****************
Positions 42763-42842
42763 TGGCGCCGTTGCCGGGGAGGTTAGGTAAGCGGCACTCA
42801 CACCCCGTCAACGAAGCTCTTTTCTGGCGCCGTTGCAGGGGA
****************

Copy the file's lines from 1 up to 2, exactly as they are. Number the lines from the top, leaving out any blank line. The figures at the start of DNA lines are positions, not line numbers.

Positions 42763-42842
42763 TGGCGCCGTTGCCGGGGAGGTTAGGTAAGCGGCACTCA